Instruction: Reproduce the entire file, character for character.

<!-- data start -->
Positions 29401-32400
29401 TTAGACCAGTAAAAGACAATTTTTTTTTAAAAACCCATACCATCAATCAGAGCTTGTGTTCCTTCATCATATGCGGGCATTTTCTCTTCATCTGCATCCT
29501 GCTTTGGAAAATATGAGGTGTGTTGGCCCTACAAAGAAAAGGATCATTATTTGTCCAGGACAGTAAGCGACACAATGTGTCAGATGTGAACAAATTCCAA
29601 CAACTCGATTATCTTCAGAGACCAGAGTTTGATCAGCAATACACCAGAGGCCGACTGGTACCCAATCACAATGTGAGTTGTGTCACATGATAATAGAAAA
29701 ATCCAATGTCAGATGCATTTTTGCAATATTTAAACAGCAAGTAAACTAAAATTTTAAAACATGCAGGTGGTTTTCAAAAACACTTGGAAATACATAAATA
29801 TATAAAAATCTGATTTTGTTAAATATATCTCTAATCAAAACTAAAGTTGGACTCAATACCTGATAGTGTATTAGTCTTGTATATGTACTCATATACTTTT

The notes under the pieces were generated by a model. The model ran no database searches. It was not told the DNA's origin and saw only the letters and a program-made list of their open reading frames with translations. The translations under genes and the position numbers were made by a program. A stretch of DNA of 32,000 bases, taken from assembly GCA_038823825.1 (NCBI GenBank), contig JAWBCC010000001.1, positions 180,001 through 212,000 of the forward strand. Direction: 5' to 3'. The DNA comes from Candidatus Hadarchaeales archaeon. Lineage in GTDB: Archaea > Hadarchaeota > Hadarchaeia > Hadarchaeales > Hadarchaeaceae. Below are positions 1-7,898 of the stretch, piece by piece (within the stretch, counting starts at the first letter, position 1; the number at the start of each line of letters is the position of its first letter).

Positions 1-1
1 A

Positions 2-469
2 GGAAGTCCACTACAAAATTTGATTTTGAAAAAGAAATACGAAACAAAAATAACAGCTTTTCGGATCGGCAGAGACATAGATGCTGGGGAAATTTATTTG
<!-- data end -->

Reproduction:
Positions 29401-32400
29401 TTAGACCAGTAAAAGACAATTTTTTTTTAAAAACCCATACCATCAATCAGAGCTTGTGTTCCTTCATCATATGCGGGCATTTTCTCTTCATCTGCATCCT
29501 GCTTTGGAAAATATGAGGTGTGTTGGCCCTACAAAGAAAAGGATCATTATTTGTCCAGGACAGTAAGCGACACAATGTGTCAGATGTGAACAAATTCCAA
29601 CAACTCGATTATCTTCAGAGACCAGAGTTTGATCAGCAATACACCAGAGGCCGACTGGTACCCAATCACAATGTGAGTTGTGTCACATGATAATAGAAAA
29701 ATCCAATGTCAGATGCATTTTTGCAATATTTAAACAGCAAGTAAACTAAAATTTTAAAACATGCAGGTGGTTTTCAAAAACACTTGGAAATACATAAATA
29801 TATAAAAATCTGATTTTGTTAAATATATCTCTAATCAAAACTAAAGTTGGACTCAATACCTGATAGTGTATTAGTCTTGTATATGTACTCATATACTTTT

The notes under the pieces were generated by a model. The model ran no database searches. It was not told the DNA's origin and saw only the letters and a program-made list of their open reading frames with translations. The translations under genes and the position numbers were made by a program. A stretch of DNA of 32,000 bases, taken from assembly GCA_038823825.1 (NCBI GenBank), contig JAWBCC010000001.1, positions 180,001 through 212,000 of the forward strand. Direction: 5' to 3'. The DNA comes from Candidatus Hadarchaeales archaeon. Lineage in GTDB: Archaea > Hadarchaeota > Hadarchaeia > Hadarchaeales > Hadarchaeaceae. Below are positions 1-7,898 of the stretch, piece by piece (within the stretch, counting starts at the first letter, position 1; the number at the start of each line of letters is the position of its first letter).

Positions 1-1
1 A

Positions 2-469
2 GGAAGTCCACTACAAAATTTGATTTTGAAAAAGAAATACGAAACAAAAATAACAGCTTTTCGGATCGGCAGAGACATAGATGCTGGGGAAATTTATTTG